Versatility With Substance?

Holidays are my poor excuse for the delay in responding to Carol Benedict and Joylene Butler’s kindness in awarding me the Blog With Substance and Versatile Blogger awards. It’s such a precious gift to have one’s writing efforts acknowledged by other writers. Sincere thanks to both of you!

Both awards come with similar although not identical requirements. The Substance Award asks that I share five words that sum up my blogging philosophy. That’s something I haven’t thought much about. Let’s see, I want this blog to be a place that is:

  1. Respectful – of differences in people, their abilities and their opinions
  2. Reflective – of the world around me, of God’s light and love
  3. Helpful – sharing information, news and advice from within my realm of experience
  4. Individual – an honest expression of me, my faith and my ideas
  5. Uplifting – a place of encouragement and empathy

Then the Versatile Award wants me to share seven things about myself. Seems like I’ve already done that on a couple of occasions. Do you suppose these have to be seven new things? I may have to steal a few from a different list but I’ll give it a try…

  1. Although I’ve never been able to play it very well, my favourite musical instrument is the piano. I’m sure there isn’t a mood it can’t express.
  2. I painted in oils, mostly landscapes, for two decades, sold everything and now don’t own a single piece of my own work.
  3. Despite living on the Pacific west coast, the only kind of seafood I like is barbecued salmon and canned tuna.
  4. In 1954 I was a majorette, twirling my baton and high-stepping with a friend, providing half time entertainment for the BC Lions football games. “Lions roar in ’54!”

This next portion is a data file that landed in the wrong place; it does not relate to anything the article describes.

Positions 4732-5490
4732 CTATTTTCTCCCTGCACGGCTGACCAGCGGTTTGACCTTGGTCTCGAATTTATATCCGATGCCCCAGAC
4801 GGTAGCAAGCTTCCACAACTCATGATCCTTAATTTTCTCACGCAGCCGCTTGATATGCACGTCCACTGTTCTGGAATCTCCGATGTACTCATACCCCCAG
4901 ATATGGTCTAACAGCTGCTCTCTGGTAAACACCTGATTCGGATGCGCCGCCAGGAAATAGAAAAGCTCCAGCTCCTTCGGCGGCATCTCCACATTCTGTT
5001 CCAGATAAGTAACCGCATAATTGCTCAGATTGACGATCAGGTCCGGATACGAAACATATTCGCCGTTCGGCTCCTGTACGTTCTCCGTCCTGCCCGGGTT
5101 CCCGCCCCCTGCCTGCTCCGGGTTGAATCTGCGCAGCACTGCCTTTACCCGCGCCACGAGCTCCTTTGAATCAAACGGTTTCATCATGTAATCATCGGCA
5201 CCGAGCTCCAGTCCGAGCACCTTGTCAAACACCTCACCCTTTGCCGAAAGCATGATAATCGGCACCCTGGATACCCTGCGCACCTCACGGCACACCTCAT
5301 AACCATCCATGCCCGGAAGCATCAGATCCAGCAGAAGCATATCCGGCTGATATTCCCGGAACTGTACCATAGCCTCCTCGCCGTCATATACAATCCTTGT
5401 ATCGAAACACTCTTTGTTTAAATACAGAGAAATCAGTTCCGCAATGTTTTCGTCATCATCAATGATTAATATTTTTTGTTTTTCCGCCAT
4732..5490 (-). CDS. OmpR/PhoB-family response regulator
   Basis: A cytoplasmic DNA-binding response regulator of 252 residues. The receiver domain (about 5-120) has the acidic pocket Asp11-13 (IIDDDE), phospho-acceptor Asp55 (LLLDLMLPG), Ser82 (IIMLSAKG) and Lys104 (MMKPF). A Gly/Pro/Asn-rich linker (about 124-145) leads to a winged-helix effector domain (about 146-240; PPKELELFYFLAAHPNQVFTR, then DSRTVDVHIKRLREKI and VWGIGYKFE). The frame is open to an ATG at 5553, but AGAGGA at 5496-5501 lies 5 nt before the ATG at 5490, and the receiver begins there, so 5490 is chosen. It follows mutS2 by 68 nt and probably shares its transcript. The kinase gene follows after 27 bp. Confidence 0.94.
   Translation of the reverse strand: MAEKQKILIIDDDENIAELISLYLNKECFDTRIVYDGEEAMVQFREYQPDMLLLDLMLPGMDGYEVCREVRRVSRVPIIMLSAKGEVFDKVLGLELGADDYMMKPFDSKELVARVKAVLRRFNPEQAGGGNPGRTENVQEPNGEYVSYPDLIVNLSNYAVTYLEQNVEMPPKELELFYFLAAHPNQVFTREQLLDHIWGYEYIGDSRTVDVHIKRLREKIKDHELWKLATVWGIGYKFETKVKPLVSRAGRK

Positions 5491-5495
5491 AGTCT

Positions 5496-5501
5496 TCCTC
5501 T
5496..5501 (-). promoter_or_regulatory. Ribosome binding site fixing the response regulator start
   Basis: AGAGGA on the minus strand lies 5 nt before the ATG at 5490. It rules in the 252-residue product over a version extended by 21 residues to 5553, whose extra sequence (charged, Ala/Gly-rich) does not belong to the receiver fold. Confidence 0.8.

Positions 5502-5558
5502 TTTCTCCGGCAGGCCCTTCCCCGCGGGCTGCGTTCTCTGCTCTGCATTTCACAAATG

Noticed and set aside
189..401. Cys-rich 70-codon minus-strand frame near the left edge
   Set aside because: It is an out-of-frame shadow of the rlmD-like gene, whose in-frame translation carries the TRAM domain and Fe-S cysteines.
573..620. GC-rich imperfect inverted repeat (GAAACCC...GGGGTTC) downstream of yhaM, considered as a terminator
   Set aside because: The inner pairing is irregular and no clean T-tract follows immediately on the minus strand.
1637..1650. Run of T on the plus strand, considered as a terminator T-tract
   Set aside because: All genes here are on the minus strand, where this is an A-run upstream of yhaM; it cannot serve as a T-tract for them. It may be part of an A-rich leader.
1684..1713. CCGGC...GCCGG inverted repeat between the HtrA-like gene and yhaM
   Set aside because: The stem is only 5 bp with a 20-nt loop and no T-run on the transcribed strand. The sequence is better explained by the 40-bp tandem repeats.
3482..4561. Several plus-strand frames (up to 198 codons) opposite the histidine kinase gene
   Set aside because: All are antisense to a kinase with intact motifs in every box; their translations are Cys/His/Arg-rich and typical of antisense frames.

5. Singing the Canadian anthem always brings tears to my eyes.
  6. I love a good mystery story but my favourite TV programs are non-violent ones such as “Little House on the Prairie” reruns, “Heartland” and “Divine Design”.
  7. If I had to pick just one food to exist on it would be soup. I love all kinds of soup except for clam chowder.

There! Does that do it? Not quite. The other requirement is to pass along the awards to several other blogs. I’m never comfortable singling out one favourite over another, and to complicate things, some of the writing blogs I might choose have already received one or both of these awards. Carol Benedict suggested nominating blogs that I feel qualify as blogs with substance, or listing the blogs I check most often. I could do that, but I don’t believe the owner of the one I have in mind would accept an award.

And perhaps that’s my answer. I won’t nominate anyone this time, but simply refer you to Ann Voskamp’s poetic words of faith. If you have not yet visited her blog, A Holy Experience, please check it out. You will be blessed.

Unexpected Glimpses

Tiny sprigs of luscious new growth are appearing everywhere. It’s spring, so I shouldn’t be surprised by these sightings, especially since I’ve been waiting for them all winter. It’s the unexpectedness, though – the delight of discovery when I am glancing at one thing and suddenly notice something else – that catches me unaware and elicits such pleasure.

These glimpses are bonuses… bits of joy among the ordinary.

But what if (the writer’s favourite question), what if the telescope is reversed and you become the object glimpsed? What if in your writing you reveal just a hint of your authorial self to those who are immersed in the lives of your fictional characters?

Such glimpses are not bonuses, but interruptions.

Carol Benedict left a comment yesterday saying she wants readers “to pay attention to what I’m writing, not how I’m writing it.”  She was referring to a quotation by Somerset Maugham about style, but it also applies in principle to those times when we as authors write something that our characters wouldn’t say, see or know. Suddenly we have injected ourselves into the story. We have given the reader an unexpected glimpse of something that shouldn’t be there.

Do you think authorial intrusion matters to most readers? How do you avoid it when you’re writing?